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As PHP version 5.5 is no longer supported by the community, we strongly recommend new apps use the PHP 7+ runtime.

Using the local development server

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The Google Cloud CLI includes a local development server ( You can use the local development server to simulate running your application in production App Engine as well as use it to access App Engine bundled services.

The simulated environment enforces some sandbox restrictions, such as restricted system functions and PHP 5 module imports, but not others, like request timeouts or quotas.

The local development server also simulates the services provided by the libraries in the SDK for App Engine, including Datastore, Memcache, and Task Queues, by performing their tasks locally. When your application is running in the development server, you can still make remote API calls to the production infrastructure using Google APIs HTTP endpoints.

Running the local development server

After you create the app.yaml configuration file for your app, you can start the local development server with the command to run your app locally.

To start the local development server:

  1. In the directory that contains your app.yaml configuration file, run the command. If Python 2 is not the default interpreter on your system, you need to run python2 to ensure the Python 2 interpreter is used.

    Windows / macOS

    Specify the directory path to your app, for example: [PATH_TO_YOUR_APP]

    Alternatively, you can specify the configuration file of a specific service, for example: app.yaml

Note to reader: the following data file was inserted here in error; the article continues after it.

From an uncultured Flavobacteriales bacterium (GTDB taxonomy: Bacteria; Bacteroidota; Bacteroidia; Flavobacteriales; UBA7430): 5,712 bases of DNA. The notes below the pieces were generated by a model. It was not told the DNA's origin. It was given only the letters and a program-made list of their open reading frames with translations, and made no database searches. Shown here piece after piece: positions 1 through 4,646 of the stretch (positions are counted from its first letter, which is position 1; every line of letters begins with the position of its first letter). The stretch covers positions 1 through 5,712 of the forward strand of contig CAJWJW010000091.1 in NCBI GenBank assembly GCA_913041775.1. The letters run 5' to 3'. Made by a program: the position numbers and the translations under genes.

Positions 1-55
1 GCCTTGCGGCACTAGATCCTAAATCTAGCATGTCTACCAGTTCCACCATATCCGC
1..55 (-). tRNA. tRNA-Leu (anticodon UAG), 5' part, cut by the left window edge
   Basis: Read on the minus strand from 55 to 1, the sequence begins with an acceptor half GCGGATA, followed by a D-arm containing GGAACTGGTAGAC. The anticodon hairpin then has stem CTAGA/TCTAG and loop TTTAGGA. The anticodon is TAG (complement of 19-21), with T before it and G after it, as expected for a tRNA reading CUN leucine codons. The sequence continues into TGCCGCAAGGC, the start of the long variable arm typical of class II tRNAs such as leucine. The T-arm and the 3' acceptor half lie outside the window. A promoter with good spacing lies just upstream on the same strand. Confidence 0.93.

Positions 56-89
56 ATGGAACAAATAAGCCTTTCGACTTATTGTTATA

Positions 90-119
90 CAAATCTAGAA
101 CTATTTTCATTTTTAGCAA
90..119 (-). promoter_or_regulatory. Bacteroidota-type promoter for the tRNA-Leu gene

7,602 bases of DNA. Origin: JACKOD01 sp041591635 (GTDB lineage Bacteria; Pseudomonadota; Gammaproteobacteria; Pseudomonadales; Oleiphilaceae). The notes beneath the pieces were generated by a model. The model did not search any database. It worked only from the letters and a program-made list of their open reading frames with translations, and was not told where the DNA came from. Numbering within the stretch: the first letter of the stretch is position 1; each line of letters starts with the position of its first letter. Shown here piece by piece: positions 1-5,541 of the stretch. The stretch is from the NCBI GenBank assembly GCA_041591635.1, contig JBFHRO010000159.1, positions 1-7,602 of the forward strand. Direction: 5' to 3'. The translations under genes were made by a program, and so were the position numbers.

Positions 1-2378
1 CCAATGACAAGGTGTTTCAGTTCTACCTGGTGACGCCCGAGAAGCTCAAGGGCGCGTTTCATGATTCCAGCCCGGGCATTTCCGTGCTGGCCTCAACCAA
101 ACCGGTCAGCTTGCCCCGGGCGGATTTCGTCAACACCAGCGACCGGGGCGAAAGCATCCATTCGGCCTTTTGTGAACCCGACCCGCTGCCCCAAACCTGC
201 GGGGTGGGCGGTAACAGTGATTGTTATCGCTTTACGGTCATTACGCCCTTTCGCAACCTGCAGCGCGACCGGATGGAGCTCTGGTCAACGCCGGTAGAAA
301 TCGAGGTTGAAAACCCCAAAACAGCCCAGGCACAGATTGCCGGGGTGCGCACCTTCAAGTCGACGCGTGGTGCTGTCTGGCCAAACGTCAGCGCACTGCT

To change the port, you include the --port option: --port=9999 [PATH_TO_YOUR_APP]

    Linux / cust. php-cgi

    If you're on Linux or if you want to use a custom version of php-cgi, you need to specify the directory path to the php-cgi:

    1. Build your own version of App Engine PHP Extension on your local machine.

    2. Start the local development server with both the --php_executable_path and --php_gae_extension_path options: --php_executable_path=[PATH_TO_PHP_CGI] --php_gae_extension_path=[PATH_TO_APPENGINE_EXTENSION] app.yaml

      where --php_executable_path is the location of the PHP interpreter you are using, and where --php_gae_extension_path is the location of the file that you built in the previous step.

    Is not working?

    To learn more about the command options, see Local Development Server Options.

  2. The local development server is now running and listening for requests. You can visit http://localhost:8080/ in your web browser to see the app in action.

    If you specified a custom port with the --port option, remember to open your browser to that port.

To stop the local server from the command line, press the following:

  • macOS or Linux: Control+C
  • Windows: Control+Break

Specifying application IDs

To access your App ID in the local server, for example to spoof an email address, use the AppIdentityService::getApplicationId function. To get the hostname of the running app, use the AppIdentityService::getDefaultVersionHostname function.